The Philadelphia Eagles will one day have to make an important decision on what to do with backup quarterback and Super Bowl LII hero Nick Foles, and one former executive has given his take on what the team should do. Former NFL general manager Bill Polian weighed in on the Eagles' quarterback conundrum Monday, suggesting the team shouldn't listen to any trade offers that don't involve two first-round picks and two second-rounders, according to Adam Schefter of ESPN.
Many of the nation's best prospects will be in attendance on April 26 to await their name being called in this year's NFL draft, but Baker Mayfield will not be one of them. The former Oklahoma quarterback confirmed after picking up his Davey O'Brien Award on Monday that he has decided not to attend the draft at AT&T Stadium and will watch proceedings at home with his family instead, according to Bill Jones of CBS 11 Sports.
Curtis Millender has set his sights on a future opponent, and his motivation extends outside the octagon and inside the wrestling ring. Millender, a WWE fan who scored an impressive knockout victory over Thiago Alves on Sunday at UFC Fight Night 126, wants a piece of fellow welterweight Mickey Gall due to the 26-year-old's victory over former WWE superstar CM Punk in September 2016.
Muck Rack makes it simple to find people, tweets, or articles that mention any name, keyword, company, hashtag etc. We've compiled this guide to help you make the most of your search.
Selecting a term
Start searching tweets, articles from media outlets, articles mentioned in tweets, journalists'
names, titles and bios with some suggested searches:
Companies or Topics (e.g. iPhone, Microsoft)
Phrases (e.g. "cloud computing") — use quotes to keep the terms together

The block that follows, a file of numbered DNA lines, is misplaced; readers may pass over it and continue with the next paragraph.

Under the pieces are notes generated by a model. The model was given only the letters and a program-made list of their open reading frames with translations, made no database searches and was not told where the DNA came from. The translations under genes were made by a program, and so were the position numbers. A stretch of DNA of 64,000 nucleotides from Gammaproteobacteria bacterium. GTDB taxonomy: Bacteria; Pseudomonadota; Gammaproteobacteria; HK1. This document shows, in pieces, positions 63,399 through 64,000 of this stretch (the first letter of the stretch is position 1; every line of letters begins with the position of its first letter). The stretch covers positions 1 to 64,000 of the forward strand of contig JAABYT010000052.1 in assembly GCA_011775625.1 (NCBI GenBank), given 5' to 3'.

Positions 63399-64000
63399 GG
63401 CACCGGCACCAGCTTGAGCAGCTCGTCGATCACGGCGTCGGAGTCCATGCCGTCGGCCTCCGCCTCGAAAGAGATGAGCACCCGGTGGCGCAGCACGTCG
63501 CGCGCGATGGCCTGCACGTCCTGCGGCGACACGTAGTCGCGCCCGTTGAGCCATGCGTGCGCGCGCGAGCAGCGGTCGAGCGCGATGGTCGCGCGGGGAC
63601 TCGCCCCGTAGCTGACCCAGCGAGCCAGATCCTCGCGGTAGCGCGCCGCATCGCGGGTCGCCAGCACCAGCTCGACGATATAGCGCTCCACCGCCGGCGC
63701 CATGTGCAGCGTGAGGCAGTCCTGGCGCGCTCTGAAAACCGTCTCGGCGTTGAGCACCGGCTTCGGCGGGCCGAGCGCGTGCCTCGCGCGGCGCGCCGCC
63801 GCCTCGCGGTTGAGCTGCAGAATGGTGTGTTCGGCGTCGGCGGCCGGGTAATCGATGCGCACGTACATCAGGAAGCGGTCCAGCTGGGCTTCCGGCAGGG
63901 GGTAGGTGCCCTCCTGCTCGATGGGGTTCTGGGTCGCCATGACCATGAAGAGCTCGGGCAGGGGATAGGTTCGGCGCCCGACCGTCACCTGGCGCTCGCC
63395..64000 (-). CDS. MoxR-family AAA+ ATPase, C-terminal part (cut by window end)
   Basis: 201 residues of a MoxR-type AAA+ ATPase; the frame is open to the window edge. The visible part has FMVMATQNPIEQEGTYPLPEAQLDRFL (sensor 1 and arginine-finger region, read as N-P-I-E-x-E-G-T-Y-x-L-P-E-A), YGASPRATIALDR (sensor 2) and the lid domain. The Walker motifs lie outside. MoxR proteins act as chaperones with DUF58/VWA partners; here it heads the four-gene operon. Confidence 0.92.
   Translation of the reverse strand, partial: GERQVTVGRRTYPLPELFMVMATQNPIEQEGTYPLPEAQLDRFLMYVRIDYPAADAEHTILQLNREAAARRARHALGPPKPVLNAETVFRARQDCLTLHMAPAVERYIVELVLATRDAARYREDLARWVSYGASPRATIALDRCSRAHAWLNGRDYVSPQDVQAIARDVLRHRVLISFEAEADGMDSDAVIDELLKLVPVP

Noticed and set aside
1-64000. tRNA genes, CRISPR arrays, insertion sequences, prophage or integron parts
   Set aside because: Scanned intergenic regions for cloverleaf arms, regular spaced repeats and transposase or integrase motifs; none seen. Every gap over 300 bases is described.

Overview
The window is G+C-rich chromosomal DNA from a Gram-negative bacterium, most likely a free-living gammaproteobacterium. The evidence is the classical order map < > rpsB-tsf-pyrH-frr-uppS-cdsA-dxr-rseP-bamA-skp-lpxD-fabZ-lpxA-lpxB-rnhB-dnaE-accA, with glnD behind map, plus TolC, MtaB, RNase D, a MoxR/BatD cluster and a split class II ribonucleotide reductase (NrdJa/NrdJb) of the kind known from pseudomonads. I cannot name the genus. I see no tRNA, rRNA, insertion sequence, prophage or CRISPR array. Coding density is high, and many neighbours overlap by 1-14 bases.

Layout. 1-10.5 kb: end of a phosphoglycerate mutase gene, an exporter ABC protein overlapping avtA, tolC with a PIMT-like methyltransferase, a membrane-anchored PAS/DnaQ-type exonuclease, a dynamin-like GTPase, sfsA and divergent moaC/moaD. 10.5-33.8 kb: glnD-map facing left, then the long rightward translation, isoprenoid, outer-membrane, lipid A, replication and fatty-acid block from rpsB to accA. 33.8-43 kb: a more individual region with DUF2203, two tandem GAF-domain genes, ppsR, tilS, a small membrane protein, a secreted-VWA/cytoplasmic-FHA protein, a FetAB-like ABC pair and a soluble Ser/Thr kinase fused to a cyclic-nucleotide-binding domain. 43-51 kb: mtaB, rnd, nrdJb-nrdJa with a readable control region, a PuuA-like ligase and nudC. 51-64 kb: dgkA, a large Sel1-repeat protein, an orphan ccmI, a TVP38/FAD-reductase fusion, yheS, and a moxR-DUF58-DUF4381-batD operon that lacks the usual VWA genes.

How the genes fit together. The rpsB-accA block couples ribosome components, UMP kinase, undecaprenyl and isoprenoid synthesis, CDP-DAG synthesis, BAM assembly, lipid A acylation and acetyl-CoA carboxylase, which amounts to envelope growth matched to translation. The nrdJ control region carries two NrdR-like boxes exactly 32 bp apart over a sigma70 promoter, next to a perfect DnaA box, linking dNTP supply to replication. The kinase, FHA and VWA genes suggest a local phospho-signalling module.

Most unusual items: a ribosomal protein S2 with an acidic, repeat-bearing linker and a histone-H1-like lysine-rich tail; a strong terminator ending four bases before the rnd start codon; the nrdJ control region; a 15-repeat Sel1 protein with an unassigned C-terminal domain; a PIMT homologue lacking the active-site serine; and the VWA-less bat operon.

Twitter handles (e.g. @username) — returns those who have mentioned or replied to
Names (e.g. "David Pogue")
Hashtags (e.g. #sxsw, #london2012)
Bio details (e.g. vegan, Olympics, father)
Muck Rack's Advanced Search allows for many boolean operators.
Find results that mention multiple specified terms, use AND or
+. For example, ensure each result contains both Elon Musk and Mark Zuckerberg by
searching Musk AND Zuckerberg or Musk + Zuckerberg.
Use the operators OR or , to broaden your search when you'd like either of
multiple terms to appear in results. (This is the default behavior of our search when no operators
are used). For example, results will contain either cake or cookie by searching cake OR cookie or cake,cookie
Use NOT or - to subtract results from your search. For
example, searching Disney will yield results about the Walt Disney Company as well as Walt Disney
World Resort. To exclude mentions of Disney World, search for Disney -World or Disney
When using one of these operators with a phrase, enclose it in quotation marks. For example, you can
find results about smartphones excluding Apple's iPhone 4S by searching smartphone -"iPhone
Exact case matching or punctuation
If you're searching for a brand name or keyword that relies on specific punctuation marks or capitalization, you can
find results that match your exact query by adding matchcase: before the keyword you're searching for, like matchcase:E*TRADE .
Use parentheses to separate multiple
boolean phrases. For example, to find journalists talking about having fun in Disney World or
Disneyland, search for ("disney world" OR disneyland) AND fun.
An asterisk can be used to search for any variation of a root word truncated by the asterisk. For example, searching for admin* will return results for administrator, administration, administer, administered, etc.
A near operator is an AND operator where you can control the distance between the words. You can vary the distance the near operation uses by adding a forward slash and number (between 0-99) such as strawberries NEAR/10 "whipped cream", which means the strawberries must exist within 10 words of "whipped cream".